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Bug #49625 spl_autoload and case sensitivity
Submitted: 2009-09-22 16:01 UTC Modified: 2009-09-23 07:11 UTC
From: jo at feuersee dot de Assigned:
Status: Not a bug Package: SPL related
PHP Version: 5.3.0 OS: Linux
Private report: No CVE-ID:
 [2009-09-22 16:01 UTC] jo at feuersee dot de
This is basically the same as PHP bug #48129.

Yes, I have read it "won't fix"

My opinion on this is "won't fix" is not an option because it _is_ a bug and not fixing bugs does not work:

1) It is common practice in OO languages (including PHP) to give classes case sensitive names. Even the classes of PHP itself are case sensitive and usually start with capital letters (eg. DateTime, Exception, ...). PHP related projects like PEAR, Zend Framework etc. do the same.

2) In order to get a proper 1:1 mapping from class name to the file containing the PHP class definition, projects like PEAR or Zend Framework use the case sensitive class name, eg. System.php contains the class System. Again, this is common practice in other OO languages like C++.

3) What happens when the file system is case sensitive?
See example: the script fails because the PEAR class System will be looked for in a file named system.php which does not exist because it is called System.php
The workaround is using SPL_autoload_suxx instead. But look at the code: there are several compatibility issues (include_path separator : vs. ;), it does work but is not at all convenient.

4) What would happen if spl_autoload() wouldn't lowercase the class name when looking for a class definition?
a) Filesystem is case sensitive
It would work!
The spl_autoload() would look for a file called System.php which exists, thus will be require'd

b) Filesystem is not case sensitive
It would still work!
The spl_autoload() would look for a file called System.php
Because the file system is case insensitive, it would use either System.php or system.php (or sYSTEM.PHP - you got the point?).
Because on case insentive filesystems both files "System.php" and "system.php" are not allowed in the same directory, there is _no_ issue with backward compatibility.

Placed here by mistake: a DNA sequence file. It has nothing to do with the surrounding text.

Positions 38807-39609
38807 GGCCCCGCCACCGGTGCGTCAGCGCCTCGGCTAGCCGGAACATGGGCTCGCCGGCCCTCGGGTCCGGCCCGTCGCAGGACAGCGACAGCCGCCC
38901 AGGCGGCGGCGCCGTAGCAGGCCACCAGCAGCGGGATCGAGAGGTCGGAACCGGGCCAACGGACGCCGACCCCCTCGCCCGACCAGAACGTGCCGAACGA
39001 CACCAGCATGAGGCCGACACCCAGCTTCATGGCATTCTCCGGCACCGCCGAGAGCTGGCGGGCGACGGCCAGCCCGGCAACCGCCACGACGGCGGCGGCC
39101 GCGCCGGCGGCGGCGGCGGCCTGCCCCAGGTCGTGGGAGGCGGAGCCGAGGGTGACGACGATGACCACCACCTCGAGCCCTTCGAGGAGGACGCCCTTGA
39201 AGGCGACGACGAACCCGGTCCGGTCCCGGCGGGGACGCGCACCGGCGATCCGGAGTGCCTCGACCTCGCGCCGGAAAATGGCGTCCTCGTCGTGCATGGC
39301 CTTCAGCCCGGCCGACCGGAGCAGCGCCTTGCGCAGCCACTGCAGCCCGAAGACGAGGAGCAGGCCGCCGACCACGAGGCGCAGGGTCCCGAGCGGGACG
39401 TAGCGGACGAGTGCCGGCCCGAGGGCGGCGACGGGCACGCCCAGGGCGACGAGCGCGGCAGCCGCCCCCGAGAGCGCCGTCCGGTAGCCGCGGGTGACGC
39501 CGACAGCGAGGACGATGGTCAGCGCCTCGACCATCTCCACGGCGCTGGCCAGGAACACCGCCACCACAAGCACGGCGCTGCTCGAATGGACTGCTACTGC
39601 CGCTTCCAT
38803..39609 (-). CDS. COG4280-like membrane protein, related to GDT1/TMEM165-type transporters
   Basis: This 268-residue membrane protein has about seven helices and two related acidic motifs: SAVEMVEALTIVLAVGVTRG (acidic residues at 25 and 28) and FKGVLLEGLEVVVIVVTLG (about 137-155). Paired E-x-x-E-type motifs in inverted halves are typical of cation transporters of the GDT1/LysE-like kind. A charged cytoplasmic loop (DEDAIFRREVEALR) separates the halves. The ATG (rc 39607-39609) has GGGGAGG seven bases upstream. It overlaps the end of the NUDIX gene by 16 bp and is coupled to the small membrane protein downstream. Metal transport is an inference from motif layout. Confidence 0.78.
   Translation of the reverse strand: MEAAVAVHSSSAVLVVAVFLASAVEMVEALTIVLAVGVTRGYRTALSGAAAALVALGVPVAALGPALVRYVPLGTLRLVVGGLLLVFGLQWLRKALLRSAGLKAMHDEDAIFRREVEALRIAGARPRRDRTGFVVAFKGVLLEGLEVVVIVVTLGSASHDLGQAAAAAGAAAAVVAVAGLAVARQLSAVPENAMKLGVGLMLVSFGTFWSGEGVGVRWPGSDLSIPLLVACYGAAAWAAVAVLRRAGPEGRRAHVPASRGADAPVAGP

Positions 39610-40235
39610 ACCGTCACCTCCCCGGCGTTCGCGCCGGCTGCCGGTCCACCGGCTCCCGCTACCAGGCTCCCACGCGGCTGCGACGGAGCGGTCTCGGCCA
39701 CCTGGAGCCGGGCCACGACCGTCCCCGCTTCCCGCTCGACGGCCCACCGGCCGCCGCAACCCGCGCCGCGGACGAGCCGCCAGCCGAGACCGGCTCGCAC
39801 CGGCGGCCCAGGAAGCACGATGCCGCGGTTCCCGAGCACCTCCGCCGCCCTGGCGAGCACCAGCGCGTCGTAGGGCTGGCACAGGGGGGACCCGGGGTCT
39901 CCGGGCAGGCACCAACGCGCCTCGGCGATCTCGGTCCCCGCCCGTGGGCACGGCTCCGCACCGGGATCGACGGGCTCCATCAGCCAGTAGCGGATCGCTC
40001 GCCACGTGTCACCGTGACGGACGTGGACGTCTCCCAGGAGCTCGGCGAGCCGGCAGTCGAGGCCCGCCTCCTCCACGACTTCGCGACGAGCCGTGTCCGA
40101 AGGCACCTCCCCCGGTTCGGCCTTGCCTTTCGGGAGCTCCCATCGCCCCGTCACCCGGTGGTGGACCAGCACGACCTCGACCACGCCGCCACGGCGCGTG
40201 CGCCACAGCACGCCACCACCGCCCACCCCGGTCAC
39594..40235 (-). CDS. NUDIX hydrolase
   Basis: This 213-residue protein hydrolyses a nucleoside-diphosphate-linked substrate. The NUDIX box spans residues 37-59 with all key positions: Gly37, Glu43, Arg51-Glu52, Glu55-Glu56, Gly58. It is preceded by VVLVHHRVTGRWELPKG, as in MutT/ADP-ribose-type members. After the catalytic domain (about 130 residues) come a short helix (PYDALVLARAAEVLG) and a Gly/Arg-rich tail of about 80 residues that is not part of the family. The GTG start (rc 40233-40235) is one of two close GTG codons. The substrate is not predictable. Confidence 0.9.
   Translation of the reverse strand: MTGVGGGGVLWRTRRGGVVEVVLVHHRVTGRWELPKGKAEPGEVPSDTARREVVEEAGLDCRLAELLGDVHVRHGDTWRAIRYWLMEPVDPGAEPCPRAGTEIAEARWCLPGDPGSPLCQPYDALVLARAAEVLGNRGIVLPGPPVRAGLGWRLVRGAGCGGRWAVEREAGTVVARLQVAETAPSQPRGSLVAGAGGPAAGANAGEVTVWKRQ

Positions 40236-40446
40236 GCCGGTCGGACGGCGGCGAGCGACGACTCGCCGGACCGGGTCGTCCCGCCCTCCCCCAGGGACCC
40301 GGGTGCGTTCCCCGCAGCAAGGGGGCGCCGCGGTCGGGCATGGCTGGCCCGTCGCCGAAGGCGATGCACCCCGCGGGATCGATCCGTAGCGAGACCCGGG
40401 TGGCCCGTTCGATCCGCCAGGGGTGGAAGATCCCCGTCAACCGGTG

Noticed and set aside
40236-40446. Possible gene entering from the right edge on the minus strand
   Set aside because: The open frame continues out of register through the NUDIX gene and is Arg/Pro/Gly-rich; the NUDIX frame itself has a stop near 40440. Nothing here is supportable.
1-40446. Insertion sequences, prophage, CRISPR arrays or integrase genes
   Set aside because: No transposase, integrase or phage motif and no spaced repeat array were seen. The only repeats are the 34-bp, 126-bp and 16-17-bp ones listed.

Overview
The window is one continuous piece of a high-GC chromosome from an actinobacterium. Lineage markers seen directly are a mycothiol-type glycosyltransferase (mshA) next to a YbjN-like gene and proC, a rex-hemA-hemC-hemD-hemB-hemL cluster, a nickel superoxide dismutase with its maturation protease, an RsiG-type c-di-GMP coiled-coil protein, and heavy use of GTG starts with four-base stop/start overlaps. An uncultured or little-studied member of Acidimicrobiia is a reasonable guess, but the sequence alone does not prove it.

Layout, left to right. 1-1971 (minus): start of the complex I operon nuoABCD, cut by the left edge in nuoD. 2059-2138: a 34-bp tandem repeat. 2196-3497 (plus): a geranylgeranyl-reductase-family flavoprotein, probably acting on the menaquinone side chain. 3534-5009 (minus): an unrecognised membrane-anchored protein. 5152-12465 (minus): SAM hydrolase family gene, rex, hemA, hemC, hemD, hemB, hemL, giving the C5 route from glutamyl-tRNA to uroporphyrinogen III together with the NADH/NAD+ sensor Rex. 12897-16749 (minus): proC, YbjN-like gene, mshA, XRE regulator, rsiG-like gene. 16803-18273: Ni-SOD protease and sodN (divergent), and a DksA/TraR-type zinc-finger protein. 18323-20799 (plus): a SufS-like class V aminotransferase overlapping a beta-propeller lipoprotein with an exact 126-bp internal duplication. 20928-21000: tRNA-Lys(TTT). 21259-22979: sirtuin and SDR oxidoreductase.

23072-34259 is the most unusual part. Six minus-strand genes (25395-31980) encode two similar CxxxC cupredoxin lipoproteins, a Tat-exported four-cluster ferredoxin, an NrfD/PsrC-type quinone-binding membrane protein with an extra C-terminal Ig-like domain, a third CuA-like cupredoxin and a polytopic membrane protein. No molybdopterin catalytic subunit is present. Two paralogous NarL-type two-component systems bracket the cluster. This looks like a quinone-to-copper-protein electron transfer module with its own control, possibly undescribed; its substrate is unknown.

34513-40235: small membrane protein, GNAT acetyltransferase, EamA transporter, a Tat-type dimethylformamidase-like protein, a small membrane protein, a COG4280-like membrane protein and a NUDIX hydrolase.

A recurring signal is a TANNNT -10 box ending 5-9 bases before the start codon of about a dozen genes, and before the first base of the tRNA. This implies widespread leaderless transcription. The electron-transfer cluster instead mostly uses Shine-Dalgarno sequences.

The only circumstances where it would break backwards compatibility would be on filesystem which is case insensitive but does not allow capital letters. Any real live examples of such a file system? 

The current specification of spl_autoload() with implicit lowercasing is excactly wrong. There has been, is and never will be any gain in this 'feature' since the class name itself inside PHP is case sensitive.

Reproduce code:
 * Demonstration of the current incompatibility 
 * Make sure you have PEAR inside your PHP include_path

// this should work but doesn't

// this does work

 * Does the same as spl_autoload, but without lowercasing
function SPL_autoload_suxx($name)
	$rc = FALSE;
	$exts = explode(',', spl_autoload_extensions());
	$sep = (substr(PHP_OS, 0, 3) == 'Win') ? ';' : ':';
	$paths = explode($sep, ini_get('include_path'));
	foreach($paths as $path) {
		foreach($exts as $ext) {
			$file = $path . DIRECTORY_SEPARATOR . $name . $ext;
			if(is_readable($file)) {
				require_once $file;
				$rc = $file;
	return $rc;

$binaries = array(
	'mysql' => System::which('mysql'),
	'mysqlbinlog' => System::which('mysqlbinlog'),
	'php' => System::which('php')

Expected result:
    [mysql] => /usr/bin/mysql
    [mysqlbinlog] => /usr/bin/mysqlbinlog
    [php] => /usr/local/bin/php

Actual result:
PHP Fatal error:  Class 'System' not found in /srv/www/vhosts/ on line 38


php_sql_autoload_mixed_case_fix (last revision 2012-06-15 20:00 UTC) by jdornan at stanford dot edu)

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 [2009-09-22 16:22 UTC]
Thank you for your bug report.

Wontfix means: we agree that there is a bug, but there are reasons not to fix it. The reason here is that is spl_autoload becomes case sensitive, it will break scripts which depend on spl_autoload being case insensitive.
 [2009-09-22 19:37 UTC] jo at feuersee dot de
>The reason here is that is spl_autoload becomes case
>sensitive, it will break scripts which depend on spl_autoload being
>case insensitive.

spl_autoload() was introduced in PHP 5.1.2 which is case sensitive concerning class names. This implies that if an operation on an unknown class is done, spl_autoload() is triggered and executed with the case sensitive name of the class.
Thus we have 4 different possibilities:

1) The class name all lower case, the file containing the class definition is all lower case (eg. $foo = system::bar(); system.php)

This will work independent wether spl_autoload() is lowercasing or not, since all is lowercased.